Parsons is no doubt eminently qualified to work in diverse fields; one would expect no less from a corporation with in excess of $3 billion in annual revenue. For a company of this size, paring off a few million to undercut other bidders is a simple example of a loss leader. They have their eye on the prize: the many millions of dollars’ worth of northern mine cleanups… and they have the money to trump smaller, local bids.

The decision to award the Faro contract to this large multinational company is not isolated.

Let’s not forget the Yukon Party’s decision to quietly hand the Employee Assistance Program over to Morneau Shepell, the Toronto-based human resource and outsourcing juggernaut. A Yukon government evaluation showed satisfaction with the services provided by a small local organization with highly qualified and professional staff – so why did the Yukon Party insist on offering another slice of Yukon’s government services to an Outside company?

The Yukon Party recently poured salt on Yukon’s unemployment woes by cutting funding to the YuWin job board – considered by many to be the best resource in Yukon for both local employers and Yukoners looking for work alike – and instead diverted that money to a Canada-wide job site. In public statements Yukon business owners spoke out against defunding the YuWin job board; in a letter to the editor, one said that “without YuWin we will be left without an effective online tool for the purpose of filling vacancies with local job-seekers.”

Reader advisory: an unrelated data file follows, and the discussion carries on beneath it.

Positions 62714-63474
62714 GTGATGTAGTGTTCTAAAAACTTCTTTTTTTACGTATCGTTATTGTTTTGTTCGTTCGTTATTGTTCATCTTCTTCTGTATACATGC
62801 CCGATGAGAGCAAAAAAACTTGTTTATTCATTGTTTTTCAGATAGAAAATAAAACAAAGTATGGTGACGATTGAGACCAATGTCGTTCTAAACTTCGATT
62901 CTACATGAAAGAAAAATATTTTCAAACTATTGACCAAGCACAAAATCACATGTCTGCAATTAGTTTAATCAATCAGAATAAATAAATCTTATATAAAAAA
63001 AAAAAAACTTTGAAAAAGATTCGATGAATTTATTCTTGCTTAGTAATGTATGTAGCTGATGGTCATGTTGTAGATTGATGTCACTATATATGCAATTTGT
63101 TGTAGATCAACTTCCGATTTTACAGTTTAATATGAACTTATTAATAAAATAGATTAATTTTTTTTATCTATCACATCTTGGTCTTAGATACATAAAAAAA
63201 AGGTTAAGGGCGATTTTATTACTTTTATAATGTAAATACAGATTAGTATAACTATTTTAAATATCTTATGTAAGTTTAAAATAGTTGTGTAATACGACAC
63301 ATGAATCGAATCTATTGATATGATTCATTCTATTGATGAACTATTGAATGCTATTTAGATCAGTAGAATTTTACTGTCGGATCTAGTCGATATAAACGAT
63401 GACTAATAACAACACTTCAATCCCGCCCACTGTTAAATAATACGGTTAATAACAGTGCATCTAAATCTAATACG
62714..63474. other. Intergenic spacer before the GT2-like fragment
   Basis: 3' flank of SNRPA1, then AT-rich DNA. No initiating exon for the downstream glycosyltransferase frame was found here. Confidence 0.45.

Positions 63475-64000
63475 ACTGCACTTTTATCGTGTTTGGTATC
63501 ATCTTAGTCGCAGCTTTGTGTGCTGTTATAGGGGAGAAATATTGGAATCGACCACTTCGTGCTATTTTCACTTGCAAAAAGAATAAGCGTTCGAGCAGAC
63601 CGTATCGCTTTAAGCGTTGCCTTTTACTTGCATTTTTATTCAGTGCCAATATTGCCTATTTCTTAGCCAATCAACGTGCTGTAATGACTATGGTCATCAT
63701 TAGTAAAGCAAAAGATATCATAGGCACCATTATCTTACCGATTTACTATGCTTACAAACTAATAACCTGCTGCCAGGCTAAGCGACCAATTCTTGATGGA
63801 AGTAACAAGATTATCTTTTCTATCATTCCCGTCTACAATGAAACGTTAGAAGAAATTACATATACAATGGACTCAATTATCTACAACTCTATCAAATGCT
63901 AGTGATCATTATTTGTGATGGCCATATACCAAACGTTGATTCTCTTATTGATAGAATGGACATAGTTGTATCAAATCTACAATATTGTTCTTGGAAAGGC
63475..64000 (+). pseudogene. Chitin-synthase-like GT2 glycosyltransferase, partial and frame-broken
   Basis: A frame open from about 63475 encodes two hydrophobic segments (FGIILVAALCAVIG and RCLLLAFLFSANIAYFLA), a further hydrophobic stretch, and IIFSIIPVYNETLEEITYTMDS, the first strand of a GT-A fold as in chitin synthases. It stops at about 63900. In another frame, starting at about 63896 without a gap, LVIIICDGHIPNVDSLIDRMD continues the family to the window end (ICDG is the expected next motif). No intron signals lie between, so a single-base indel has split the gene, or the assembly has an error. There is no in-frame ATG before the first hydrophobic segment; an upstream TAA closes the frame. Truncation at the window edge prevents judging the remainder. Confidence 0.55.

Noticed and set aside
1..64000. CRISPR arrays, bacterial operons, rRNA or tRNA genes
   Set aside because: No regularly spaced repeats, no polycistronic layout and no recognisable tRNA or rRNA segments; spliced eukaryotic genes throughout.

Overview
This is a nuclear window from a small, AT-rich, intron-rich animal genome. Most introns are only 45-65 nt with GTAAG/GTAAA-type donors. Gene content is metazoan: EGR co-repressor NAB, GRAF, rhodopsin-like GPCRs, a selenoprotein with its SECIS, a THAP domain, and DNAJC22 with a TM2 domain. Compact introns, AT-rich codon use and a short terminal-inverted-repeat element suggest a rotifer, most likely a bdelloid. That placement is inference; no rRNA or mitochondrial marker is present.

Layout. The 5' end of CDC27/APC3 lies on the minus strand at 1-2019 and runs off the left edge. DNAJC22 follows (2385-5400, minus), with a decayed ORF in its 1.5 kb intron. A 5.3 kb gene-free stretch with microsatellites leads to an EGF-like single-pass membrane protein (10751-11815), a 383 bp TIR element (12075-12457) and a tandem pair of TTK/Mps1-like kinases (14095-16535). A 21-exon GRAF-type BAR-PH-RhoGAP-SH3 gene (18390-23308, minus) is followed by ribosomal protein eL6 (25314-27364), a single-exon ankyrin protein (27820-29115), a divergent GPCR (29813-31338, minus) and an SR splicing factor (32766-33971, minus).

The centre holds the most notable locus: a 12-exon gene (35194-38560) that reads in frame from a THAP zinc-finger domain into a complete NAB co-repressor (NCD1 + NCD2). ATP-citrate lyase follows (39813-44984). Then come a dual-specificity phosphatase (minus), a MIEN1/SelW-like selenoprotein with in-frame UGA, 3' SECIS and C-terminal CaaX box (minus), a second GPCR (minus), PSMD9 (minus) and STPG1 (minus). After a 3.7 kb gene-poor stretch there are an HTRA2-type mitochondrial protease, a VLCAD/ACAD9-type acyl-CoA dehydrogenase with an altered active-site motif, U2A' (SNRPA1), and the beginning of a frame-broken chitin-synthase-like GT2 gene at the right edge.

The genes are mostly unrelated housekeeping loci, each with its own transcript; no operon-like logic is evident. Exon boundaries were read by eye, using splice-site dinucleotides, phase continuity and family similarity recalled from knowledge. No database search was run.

The Yukon First Nations Chamber of Commerce and the Whitehorse Chamber of Commerce have both recently indicated that the Yukon Party’s actions ignore our local potential. Yukon is proud to be the home of many capable and locally managed companies that could, either independently or in collaboration with others, complete this work while enhancing northern capacity and innovation. And the best part about it? They live in, and contribute to, our local Yukon economy.

As the Yukon NDP’s finance critic, I regularly ask the Premier about the business case analyses that support his government’s decisions. I have provided him with examples of the many studies that show how supporting local businesses has a significant economic multiplier effect across the community.

I encourage Yukoners to look more closely at the Yukon Party’s record, and ask the question behind the question. Check the list of contracts tendered by the Yukon Party government since 2002 for projects like hospitals, schools, fibre optic proposals, transmission line extensions, mine remediation and continuing care facilities. Ask for the total final cost for projects versus their projected cost. Ask for the evidence of a business case analysis prior to the awarding of contracts. Ask which firms the Premier and /or his ministers met with prior to awarding those contracts.

The Yukon NDP caucus and I have asked these questions. The record shows that they remain unanswered.

These questions are important. And with a territorial election looming, there could soon be a government that believes Yukon citizens have a right to know.

Liz Hanson is the MLA for Whitehorse Centre and the leader of the Yukon NDP Official Opposition.